Members of attended the Los Gatos Town Council meeting Tuesday evening to have Mayor Steve Rice present them with a proclamation declaring
Headed by student , the club has been working hard to raise awareness about childhood cancer by hosting events and fundraisers about and for cancer research.
On Sept. 15, several businesses in town will display a sign on their windows to indicate how on the day of the observance, a percentage of their sales will be donated to Curesearch, one of the largest and most respected nonprofits that promotes childhood cancer awareness and funding for childhood cancer research.
FLechsig said also on that evening, LGHS students will gather in front of the school's front lawn that evening with luminarias that are being sold for $5 to benefit Camp Okizu, a free cancer camp for children, their siblings, and families, and The Liddy Shriver Sarcoma Intiative.
The LGHS senior said many children are affected by sarcomas, including her oldest sister, Natalie, who was diagnosed with osteosarcoma when she was 18 years old. She's been in remission now for three years.
Natalie was diagnosed with cancer in 2008. "It was really sad. My mom was gone to be with my sister at the hospital for three to five days at a time. She received chemotherapy treatments for nine months and she had to have a big surgery on her leg," Flechsig told Los Gatos Patch in an earlier interview.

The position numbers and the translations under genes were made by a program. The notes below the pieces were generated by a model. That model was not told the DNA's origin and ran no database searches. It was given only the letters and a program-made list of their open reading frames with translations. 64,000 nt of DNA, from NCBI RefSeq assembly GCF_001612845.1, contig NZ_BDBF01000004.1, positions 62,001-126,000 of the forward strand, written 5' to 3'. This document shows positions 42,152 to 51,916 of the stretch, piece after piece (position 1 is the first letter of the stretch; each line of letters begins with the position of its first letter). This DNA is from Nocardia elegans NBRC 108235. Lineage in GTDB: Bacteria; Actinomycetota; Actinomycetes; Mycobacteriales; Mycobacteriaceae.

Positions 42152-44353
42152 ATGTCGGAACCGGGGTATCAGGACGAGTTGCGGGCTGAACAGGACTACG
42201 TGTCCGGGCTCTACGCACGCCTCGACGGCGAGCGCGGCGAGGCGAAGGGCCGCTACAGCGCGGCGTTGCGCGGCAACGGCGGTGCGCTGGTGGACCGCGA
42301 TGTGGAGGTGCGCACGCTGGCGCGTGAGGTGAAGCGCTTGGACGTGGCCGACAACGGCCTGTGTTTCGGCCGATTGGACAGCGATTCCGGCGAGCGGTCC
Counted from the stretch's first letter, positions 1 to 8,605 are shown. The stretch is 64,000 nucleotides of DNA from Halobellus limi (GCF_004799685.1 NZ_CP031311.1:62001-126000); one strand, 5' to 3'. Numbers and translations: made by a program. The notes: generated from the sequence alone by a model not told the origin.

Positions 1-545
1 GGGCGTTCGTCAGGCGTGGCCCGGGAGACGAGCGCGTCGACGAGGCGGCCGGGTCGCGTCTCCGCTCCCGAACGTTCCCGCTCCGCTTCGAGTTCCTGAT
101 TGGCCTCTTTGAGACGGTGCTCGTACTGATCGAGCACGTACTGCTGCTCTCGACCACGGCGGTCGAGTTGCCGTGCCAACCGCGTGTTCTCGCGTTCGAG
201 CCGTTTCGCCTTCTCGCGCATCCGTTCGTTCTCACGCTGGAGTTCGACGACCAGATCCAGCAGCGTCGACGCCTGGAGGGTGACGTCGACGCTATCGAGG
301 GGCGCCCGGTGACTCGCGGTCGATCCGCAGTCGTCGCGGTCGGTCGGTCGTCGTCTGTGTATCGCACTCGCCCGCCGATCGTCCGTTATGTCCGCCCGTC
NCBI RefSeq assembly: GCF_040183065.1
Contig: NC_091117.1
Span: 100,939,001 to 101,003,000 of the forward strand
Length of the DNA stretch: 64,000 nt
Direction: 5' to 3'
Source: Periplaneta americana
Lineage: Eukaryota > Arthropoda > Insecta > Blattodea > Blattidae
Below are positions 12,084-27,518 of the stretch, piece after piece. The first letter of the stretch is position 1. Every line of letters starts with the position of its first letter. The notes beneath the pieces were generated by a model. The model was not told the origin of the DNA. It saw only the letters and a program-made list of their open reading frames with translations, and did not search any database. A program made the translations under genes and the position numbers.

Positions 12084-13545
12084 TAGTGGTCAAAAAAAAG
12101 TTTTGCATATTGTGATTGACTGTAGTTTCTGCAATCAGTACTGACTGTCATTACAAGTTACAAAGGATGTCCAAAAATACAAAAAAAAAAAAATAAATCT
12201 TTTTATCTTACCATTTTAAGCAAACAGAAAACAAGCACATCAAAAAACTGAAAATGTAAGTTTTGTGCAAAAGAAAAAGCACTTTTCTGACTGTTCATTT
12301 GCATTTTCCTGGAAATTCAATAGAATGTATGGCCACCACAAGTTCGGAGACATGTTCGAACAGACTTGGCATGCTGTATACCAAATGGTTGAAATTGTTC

"We've lost three children [in town] to this disease in the past three years," Flechsig said. "We want to bring awareness to the cause and make sure we support these families."
Last year, the club raised more than $13,000 through its fundraising efforts through the events and the Make a Wish Foundation.
The proclamation recognized that thousands of children across the country fight pediatric cancer every year facing life threatening battles against the disease which still remains a mystery as far as its causes.
Rice said pediatric cancer remains the leading cause of death by disease for children in the country under the age of 15. He said although research advances have made pediatric cancer more treatable than ever before, with the five-year survival rate for young patients that has risen to 80 percent in the past half century, serious challenges remain.
Children who survive cancer frequently struggle with significant complications later in life, the mayor stated.
Rice thanked club members for their efforts and encouraged Los Gatos residents to support research, doctors and advocates working to improve treatments, find cures and help all children in the future when faced with the disease.
Childhood cancer research receives less than 4 percent from organizations and events like the American Cancer Society's Relay for Life, according to Flechsig.
Town businesses interested in participating in the event and those who want to purchase luminarias should contact Lu Ann Flechsig at 408-206-3931, or email her at firstname.lastname@example.org.